Grab Them in 15 Seconds or Leave – 6 Steps

People are lazy, vain and selfish, according to Scott Belsky, co-founder of Behance.

How do you engage your audience in the first 15 seconds of a customer meeting?

I read an article about the critcal 15 second window within which you either retain or lose a customer (click the link at the bottom of this post for the full article). It reminded me of a customer meeting I had just yesterday. Within the first 15 seconds of our meeting, the client looked at his watch. I had 2 choices: either start talking at 120 mph and make zero sense OR responsd to his concern that the meeting would not deliver a good return on his investment of time spent with me. I chose Option B.

Assess the time allotment. I asked how much time he had to give me, so I could adjust accordingly. “One hour.” Excellent.

State the agenda. I tend to speak in top line concepts. Because no 2 customer meetings are the same in my work, this allows me to gauge interest in a particular topic, and only then do I dive deeper into that area.

Make them speak. Because I’m still making initial meetings with some customers, I like to start by asking them what they liked about my predecessor’s work and what they would like to see done differently. The message is, I’m yours, mold me however you like. Most frequent response is, “Tell me what you can do for me.” Ah, an invitation to speak, wonderful!

Floating downstream now. I’ve already proven my willingness to listen. I’ve already solicited customer input. Chances are, they’ve given our meeting little forethought and just sit back and wait to be impressed. If I impress, I’ll get another meeting. If I don’t, I probably won’t.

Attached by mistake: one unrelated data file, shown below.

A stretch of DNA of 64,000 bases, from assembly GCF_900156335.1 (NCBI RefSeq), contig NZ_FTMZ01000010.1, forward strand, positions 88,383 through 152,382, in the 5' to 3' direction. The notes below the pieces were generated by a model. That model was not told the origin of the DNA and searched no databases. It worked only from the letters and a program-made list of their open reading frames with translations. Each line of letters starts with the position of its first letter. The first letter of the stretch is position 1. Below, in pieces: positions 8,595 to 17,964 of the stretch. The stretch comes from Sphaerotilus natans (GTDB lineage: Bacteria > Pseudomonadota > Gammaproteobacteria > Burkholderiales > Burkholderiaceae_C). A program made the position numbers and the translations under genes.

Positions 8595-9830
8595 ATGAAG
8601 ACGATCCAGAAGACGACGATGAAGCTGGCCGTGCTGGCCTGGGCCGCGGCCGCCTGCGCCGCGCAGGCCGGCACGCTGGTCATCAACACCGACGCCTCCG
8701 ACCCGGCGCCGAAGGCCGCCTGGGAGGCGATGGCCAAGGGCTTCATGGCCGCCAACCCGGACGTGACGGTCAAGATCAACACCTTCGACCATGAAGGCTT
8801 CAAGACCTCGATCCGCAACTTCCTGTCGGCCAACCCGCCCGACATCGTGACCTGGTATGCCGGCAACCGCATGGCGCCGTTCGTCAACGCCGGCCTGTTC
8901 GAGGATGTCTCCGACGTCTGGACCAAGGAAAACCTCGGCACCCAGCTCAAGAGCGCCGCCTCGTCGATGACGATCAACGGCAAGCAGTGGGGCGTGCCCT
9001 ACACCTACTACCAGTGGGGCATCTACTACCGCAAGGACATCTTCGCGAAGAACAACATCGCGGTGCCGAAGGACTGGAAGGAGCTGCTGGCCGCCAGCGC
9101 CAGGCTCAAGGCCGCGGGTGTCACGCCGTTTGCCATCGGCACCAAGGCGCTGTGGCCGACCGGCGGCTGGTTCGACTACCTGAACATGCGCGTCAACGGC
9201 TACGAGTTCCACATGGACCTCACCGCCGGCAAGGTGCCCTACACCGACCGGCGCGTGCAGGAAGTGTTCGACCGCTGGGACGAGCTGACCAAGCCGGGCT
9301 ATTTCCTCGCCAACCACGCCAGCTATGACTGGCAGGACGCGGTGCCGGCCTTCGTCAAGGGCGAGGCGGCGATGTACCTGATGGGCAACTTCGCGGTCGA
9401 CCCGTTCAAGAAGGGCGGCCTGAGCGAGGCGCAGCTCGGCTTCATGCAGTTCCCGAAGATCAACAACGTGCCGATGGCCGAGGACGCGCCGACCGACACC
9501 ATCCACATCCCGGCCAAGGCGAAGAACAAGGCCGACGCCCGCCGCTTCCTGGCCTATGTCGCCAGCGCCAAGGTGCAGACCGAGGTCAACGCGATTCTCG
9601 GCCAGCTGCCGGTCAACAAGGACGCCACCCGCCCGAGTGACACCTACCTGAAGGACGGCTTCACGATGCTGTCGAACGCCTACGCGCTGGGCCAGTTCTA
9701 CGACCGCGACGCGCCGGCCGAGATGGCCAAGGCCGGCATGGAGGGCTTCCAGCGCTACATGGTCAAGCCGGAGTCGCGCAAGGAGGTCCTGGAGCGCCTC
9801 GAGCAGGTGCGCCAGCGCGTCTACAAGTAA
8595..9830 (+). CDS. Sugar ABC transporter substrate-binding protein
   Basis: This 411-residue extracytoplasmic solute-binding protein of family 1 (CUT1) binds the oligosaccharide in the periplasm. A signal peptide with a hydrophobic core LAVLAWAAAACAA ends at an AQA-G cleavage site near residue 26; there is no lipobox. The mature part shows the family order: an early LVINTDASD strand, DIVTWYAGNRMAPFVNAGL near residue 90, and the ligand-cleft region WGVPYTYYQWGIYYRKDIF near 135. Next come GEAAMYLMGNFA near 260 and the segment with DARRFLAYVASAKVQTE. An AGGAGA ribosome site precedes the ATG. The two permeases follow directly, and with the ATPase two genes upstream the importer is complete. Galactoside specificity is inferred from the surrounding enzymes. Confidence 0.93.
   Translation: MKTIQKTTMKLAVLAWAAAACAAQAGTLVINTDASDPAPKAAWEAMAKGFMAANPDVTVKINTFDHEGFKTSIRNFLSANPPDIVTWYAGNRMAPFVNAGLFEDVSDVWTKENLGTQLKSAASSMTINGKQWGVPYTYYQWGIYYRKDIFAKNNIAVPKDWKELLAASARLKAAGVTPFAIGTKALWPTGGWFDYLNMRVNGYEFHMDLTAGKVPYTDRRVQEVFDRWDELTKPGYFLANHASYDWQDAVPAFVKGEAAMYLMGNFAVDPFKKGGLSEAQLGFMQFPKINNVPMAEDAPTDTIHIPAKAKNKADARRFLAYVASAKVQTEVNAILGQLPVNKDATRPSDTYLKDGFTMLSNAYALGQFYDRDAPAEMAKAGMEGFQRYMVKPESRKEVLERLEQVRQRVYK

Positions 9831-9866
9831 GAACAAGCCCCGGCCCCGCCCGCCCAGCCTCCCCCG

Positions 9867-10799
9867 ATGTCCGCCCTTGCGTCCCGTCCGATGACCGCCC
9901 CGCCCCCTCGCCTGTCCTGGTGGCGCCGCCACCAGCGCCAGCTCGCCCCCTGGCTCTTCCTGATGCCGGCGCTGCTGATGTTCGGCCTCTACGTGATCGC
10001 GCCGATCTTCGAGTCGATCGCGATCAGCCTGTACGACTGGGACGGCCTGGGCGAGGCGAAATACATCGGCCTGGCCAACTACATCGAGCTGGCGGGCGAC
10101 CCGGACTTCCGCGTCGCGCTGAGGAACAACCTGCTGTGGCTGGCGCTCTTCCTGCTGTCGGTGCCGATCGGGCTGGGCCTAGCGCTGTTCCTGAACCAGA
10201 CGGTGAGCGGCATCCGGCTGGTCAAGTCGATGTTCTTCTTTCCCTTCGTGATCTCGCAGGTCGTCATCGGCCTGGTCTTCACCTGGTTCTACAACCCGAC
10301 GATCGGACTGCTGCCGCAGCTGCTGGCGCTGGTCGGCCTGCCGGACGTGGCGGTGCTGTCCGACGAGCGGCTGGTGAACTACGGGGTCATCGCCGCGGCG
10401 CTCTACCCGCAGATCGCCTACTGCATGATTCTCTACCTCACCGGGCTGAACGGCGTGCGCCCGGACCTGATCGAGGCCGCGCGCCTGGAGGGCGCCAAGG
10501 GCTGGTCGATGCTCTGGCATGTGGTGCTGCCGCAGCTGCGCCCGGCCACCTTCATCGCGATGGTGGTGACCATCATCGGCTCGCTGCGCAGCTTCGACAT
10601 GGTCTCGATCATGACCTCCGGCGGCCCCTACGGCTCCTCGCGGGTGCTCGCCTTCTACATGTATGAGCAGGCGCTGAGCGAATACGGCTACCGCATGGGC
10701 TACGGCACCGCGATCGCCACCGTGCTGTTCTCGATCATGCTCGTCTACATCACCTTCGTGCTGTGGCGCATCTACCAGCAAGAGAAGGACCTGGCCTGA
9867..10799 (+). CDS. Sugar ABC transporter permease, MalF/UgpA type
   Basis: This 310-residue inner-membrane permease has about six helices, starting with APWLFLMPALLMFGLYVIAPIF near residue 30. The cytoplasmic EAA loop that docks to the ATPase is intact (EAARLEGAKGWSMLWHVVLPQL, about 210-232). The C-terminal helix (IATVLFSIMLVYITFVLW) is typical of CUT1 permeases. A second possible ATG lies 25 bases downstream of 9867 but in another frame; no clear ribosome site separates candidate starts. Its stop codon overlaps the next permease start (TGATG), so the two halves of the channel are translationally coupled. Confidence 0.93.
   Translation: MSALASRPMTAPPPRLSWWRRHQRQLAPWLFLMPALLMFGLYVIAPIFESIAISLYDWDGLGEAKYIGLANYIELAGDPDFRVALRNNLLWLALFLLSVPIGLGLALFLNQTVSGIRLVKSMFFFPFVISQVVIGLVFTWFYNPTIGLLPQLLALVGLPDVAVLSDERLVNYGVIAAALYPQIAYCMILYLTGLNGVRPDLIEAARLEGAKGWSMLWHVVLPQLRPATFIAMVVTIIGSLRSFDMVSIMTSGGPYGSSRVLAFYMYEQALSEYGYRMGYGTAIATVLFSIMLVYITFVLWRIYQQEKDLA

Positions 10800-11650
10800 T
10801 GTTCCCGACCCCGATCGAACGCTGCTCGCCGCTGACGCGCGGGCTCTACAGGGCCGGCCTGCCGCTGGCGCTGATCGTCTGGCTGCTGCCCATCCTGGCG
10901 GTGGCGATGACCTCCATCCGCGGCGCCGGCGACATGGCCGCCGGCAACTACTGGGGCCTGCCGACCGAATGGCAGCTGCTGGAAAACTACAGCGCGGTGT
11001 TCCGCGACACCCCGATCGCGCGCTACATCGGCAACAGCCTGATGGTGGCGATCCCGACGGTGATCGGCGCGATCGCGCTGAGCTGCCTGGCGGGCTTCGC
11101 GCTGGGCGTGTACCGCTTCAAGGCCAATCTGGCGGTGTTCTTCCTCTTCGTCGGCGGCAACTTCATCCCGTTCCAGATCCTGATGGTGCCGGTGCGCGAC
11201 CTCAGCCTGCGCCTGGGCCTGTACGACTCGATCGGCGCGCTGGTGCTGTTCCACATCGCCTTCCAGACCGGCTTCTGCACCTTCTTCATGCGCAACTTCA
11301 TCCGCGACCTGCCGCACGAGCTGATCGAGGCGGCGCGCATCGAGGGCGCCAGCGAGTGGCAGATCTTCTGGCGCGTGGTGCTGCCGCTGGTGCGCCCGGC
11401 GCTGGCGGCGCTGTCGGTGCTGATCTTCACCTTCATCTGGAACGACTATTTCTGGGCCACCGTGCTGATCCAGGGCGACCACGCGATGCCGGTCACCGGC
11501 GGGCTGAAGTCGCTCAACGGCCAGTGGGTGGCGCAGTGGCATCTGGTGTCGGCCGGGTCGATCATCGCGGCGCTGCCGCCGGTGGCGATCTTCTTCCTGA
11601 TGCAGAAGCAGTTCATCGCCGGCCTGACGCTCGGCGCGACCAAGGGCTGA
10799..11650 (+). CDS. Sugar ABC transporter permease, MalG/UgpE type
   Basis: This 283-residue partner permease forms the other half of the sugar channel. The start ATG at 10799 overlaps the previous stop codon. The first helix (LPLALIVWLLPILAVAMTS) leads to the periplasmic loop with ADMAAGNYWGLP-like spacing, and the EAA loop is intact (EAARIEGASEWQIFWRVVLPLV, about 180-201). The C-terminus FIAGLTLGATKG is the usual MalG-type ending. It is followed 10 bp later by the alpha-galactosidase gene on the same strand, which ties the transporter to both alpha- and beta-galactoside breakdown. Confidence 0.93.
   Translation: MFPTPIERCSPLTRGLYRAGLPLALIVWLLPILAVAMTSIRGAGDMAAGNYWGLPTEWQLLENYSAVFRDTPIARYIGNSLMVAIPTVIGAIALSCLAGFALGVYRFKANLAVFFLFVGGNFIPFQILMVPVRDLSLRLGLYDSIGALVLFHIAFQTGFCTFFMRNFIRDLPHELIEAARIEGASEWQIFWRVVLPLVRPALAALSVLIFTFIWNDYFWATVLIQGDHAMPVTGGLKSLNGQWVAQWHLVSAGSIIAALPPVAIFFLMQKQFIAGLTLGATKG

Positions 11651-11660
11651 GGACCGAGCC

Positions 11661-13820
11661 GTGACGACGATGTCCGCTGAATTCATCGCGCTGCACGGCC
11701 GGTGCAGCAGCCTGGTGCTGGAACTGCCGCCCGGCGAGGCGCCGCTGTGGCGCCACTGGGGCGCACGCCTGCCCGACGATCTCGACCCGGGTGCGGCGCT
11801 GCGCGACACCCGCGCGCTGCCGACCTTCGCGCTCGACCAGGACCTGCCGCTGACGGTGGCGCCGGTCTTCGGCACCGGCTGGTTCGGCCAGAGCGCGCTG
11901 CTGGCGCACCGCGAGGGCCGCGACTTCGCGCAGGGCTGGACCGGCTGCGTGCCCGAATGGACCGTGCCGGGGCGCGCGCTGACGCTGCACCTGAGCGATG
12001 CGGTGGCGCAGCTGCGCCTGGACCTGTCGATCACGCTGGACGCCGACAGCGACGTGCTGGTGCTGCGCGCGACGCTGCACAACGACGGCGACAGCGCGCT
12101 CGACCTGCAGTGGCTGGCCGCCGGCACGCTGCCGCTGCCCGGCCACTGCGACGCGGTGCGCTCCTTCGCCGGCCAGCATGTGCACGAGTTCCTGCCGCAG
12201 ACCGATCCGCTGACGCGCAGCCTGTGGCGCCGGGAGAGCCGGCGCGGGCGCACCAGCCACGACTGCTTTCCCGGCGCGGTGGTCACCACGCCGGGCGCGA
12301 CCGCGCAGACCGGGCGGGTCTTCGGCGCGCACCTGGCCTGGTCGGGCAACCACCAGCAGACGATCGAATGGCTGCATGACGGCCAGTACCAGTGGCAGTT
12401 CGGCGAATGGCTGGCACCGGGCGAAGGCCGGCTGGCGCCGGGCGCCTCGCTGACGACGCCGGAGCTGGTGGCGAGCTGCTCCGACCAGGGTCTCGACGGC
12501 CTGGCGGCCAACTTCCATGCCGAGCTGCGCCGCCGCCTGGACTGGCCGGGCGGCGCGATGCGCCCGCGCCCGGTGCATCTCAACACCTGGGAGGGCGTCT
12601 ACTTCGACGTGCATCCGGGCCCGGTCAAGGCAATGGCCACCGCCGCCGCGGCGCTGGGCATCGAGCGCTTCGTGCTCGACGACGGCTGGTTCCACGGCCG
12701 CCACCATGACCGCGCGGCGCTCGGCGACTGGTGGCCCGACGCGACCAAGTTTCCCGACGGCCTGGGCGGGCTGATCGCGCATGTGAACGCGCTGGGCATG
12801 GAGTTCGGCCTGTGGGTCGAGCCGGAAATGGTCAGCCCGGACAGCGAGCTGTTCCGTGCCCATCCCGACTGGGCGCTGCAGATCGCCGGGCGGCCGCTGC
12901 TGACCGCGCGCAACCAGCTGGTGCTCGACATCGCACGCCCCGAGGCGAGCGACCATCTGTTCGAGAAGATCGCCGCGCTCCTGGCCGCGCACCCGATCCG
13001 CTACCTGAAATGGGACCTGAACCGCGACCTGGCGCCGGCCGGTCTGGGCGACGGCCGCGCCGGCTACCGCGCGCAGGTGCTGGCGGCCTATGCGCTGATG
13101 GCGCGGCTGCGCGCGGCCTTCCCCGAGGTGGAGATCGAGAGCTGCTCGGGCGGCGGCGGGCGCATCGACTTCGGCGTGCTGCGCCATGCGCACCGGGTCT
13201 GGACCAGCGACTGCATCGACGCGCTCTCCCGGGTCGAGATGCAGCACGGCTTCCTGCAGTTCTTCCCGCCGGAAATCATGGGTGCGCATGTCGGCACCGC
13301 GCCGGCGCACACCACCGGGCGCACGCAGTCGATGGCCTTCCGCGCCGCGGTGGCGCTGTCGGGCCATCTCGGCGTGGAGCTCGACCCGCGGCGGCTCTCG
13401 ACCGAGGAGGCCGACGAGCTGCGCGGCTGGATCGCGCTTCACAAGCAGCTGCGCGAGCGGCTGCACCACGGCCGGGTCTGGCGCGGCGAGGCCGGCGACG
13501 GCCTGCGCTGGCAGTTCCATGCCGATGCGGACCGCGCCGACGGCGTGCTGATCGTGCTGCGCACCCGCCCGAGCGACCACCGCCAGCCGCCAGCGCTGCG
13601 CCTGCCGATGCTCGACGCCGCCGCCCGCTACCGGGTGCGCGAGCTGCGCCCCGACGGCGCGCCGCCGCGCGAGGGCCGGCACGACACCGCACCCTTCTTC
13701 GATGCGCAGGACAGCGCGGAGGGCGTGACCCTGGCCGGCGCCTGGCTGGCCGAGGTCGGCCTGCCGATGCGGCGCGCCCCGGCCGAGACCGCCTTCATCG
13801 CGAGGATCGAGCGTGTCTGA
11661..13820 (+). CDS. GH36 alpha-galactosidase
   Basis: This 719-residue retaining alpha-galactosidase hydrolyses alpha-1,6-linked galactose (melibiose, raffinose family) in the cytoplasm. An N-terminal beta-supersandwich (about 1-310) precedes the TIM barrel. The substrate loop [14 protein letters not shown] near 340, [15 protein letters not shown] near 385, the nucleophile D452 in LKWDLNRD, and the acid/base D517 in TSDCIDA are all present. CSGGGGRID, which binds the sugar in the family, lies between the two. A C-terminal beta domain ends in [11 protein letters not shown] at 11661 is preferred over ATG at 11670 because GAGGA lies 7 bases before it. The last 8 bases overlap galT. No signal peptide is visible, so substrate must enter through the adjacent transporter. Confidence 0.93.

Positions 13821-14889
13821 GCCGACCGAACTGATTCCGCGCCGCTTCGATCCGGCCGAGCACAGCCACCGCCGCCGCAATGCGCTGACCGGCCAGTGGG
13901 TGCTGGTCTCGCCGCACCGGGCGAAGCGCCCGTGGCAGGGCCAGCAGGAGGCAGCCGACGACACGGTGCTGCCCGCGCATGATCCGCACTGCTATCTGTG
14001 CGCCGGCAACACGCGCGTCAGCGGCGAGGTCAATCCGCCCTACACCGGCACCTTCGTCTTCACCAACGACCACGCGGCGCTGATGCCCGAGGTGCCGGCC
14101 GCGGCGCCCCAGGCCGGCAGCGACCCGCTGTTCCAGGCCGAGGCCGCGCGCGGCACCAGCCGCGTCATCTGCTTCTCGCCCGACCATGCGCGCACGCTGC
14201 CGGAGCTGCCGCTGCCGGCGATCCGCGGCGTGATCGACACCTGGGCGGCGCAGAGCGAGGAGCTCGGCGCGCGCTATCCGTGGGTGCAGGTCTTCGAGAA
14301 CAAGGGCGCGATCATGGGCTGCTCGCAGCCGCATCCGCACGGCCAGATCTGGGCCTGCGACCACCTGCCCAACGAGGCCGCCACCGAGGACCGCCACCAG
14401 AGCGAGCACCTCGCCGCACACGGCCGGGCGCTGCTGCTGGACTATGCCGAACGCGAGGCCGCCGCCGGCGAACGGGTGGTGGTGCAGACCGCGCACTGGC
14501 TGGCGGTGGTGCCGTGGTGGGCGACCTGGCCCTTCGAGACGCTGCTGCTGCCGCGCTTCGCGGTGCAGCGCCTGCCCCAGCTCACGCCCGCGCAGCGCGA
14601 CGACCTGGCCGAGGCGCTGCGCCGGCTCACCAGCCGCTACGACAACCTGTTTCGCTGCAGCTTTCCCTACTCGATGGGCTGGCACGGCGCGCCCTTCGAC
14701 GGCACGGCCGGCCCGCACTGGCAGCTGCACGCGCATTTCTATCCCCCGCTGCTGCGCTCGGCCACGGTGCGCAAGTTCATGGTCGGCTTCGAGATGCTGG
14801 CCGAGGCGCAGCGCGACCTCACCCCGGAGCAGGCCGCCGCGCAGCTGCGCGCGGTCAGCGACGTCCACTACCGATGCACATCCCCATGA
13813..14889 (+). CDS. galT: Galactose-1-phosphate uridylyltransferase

Demonstrate value. Fortunately, my employer’s deliverables impress. It’s up to me to continue to master the tools I sell, but I couldn’t ask for better tools. I’m still at the learning stage best described by saying that my customers know lots of things I’ve yet to learn. Luckily, they like sharing their expertise and I make a good sponge. This is the meat of the meeting. So long as I deliver well here, I will be invited back.

The meeting went well. After 2 hours, the customer did his next time check. Same guy that told me 2 hours earlier, he had only 1 hour for me. Success.

Two hours is a long meeting. Some people need a potty break. Others are surely having email detox shakes. I was satisfied and began to break down and pack up.

Recap follow up action steps. In 60 seconds or less, ideally.


If you’d like to understand more about the fascinating nature of human behavior, and how to harness it toward Sales and Networking Success, click below:


About Melanie M. Morris
Broker of Trust and Authenticity I'm really a sales executive, but I'd rather identify with these ideals rather than to simply say...I'm a seller.

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